Colophon

Our look is the result of reader comments, our own experimentation, and feedback from distribution channels. Distinctive covers complement our distinctive approach to technical topics, breathing personality and life into potentially dry subjects.

The animals on the cover of Asterisk: The Future of Telephony are starfish. Starfish are classified as Asteroidea. They are a group of echinoderms, spiny-skinned invertebrates found only in the sea. Most starfish have five-fold symmetry (arms or rays in multiples of five), though some species can have four or nine arms. But all starfish are radially symmetrical: they have arms or rays branching out from a central body disc. There are over 1,500 species of starfish.

Starfish live on the floor of the sea and in tidal pools, clinging to rocks and moving (slowly) using a water-based vascular system to manipulate their hundreds of tiny, tube-like legs, called podia. A small bulb or ampulla at the top of the tube contracts, expelling water and expanding the starfish's leg. The ampulla relaxes, and the leg retracts. Starfish use muscles to bend their legs, but it is the flow of water pressure that keeps the feet moving. At the tip of each leg, starfish have suction cups that allow them to pry open clam, oyster, or mussel shells. Many starfish can push their stomachs out through their mouths in order to digest their prey in its shell. Starfish are carnivores; they eat coral, fish, and snails, as well as bivalves.

Starfish can flex and rearrange their arms to fit into small places as they move over the ocean floor. At the end of each arm, they have eyespots, primitive sensors that detect light and help the starfish determine direction. Starfish also have the ability to regenerate a missing limb. Some species can even regrow a complete, new starfish from a severed arm.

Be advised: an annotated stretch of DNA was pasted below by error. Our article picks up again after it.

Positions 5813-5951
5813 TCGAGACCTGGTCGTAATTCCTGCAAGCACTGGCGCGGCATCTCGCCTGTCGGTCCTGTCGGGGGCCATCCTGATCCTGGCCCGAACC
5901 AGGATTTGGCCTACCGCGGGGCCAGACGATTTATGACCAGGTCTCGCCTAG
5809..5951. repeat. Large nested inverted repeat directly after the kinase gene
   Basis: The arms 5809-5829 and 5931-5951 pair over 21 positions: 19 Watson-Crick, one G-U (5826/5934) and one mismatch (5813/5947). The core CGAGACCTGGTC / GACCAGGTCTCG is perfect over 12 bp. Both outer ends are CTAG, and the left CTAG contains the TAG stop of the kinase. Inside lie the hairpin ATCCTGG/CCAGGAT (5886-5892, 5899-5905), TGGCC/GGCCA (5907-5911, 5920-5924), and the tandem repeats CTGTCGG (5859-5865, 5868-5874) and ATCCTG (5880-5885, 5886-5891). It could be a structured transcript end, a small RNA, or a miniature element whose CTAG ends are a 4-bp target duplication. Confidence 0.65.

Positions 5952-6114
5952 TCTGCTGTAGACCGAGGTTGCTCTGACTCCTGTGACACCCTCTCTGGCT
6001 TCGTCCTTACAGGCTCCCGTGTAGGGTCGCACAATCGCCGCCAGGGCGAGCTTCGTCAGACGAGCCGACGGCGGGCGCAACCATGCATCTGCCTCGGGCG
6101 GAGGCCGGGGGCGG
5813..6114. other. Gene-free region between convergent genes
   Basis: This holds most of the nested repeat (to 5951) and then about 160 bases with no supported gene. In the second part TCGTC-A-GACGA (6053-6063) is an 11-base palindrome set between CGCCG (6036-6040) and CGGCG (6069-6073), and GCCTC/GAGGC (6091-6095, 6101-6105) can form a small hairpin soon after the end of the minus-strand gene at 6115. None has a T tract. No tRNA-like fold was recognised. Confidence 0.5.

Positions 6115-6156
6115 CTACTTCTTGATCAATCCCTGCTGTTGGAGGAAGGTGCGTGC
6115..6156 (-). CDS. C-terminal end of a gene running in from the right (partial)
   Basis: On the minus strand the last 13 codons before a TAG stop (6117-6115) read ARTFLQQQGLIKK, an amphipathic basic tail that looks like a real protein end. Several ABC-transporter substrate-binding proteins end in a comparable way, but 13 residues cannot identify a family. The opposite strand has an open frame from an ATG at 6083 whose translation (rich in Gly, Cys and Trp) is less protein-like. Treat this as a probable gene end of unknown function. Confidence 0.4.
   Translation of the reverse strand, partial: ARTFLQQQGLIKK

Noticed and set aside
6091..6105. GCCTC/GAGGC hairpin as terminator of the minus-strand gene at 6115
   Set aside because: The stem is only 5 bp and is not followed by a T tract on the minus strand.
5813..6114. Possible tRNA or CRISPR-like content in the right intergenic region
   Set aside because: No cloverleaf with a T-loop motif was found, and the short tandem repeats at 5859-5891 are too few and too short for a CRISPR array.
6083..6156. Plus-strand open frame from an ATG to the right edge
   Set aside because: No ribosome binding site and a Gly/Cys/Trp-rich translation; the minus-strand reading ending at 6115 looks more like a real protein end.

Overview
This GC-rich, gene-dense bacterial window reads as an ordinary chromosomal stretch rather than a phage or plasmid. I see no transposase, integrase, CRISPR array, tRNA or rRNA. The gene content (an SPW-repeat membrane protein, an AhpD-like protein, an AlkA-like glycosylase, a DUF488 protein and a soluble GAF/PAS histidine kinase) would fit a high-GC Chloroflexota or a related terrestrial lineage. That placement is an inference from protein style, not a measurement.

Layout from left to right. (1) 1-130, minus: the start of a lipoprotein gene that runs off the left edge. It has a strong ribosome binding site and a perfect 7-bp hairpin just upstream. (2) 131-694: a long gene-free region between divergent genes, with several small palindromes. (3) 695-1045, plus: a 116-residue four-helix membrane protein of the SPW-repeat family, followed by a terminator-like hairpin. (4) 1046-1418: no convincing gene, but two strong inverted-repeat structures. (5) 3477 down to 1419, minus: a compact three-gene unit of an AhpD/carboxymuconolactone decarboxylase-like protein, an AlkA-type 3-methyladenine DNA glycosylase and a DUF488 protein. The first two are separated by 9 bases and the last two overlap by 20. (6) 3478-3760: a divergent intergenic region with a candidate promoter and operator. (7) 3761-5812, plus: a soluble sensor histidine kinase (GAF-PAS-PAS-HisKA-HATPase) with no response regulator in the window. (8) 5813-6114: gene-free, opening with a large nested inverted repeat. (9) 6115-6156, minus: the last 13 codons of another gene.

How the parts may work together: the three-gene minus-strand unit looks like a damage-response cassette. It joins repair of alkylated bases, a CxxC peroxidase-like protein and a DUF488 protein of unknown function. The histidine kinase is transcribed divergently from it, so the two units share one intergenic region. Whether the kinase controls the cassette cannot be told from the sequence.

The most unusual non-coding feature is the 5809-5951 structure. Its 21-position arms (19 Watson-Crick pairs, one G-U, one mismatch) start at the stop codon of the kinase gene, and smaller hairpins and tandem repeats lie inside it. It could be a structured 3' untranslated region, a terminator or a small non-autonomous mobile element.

Colleen Gorman was the production editor, and RachelWheeler was the copyeditor for Asterisk: The Future of Telephony. Ann Schirmer proofread the book. Colleen Gorman and Marlowe Shaeffer provided quality control. Ellen Troutman wrote the index.

Ellie Volckhausen designed the cover of this book, based on a series design by Edie Freedman. The cover image is a 19th-century engraving from the Dover Pictorial Archive. Karen Montgomery produced the cover layout with Adobe InDesign CS using Adobe's ITC Garamond font.

David Futato designed the interior layout. This book was converted by Keith Fahlgren to FrameMaker 5.5.6 with a format conversion tool created by Erik Ray, Jason McIntosh, Neil Walls, and Mike Sierra that uses Perl and XML technologies. The text font is Linotype Birka; the heading font is Adobe Myriad Condensed; and the code font is LucasFont's TheSans Mono Condensed. The illustrations that appear in the book were produced by Robert Romano, Jessamyn Read, and Lesley Borash using Macromedia FreeHand MX and Adobe Photoshop CS. The tip and warning icons were drawn by Christopher Bing. This colophon was written by Colleen Gorman.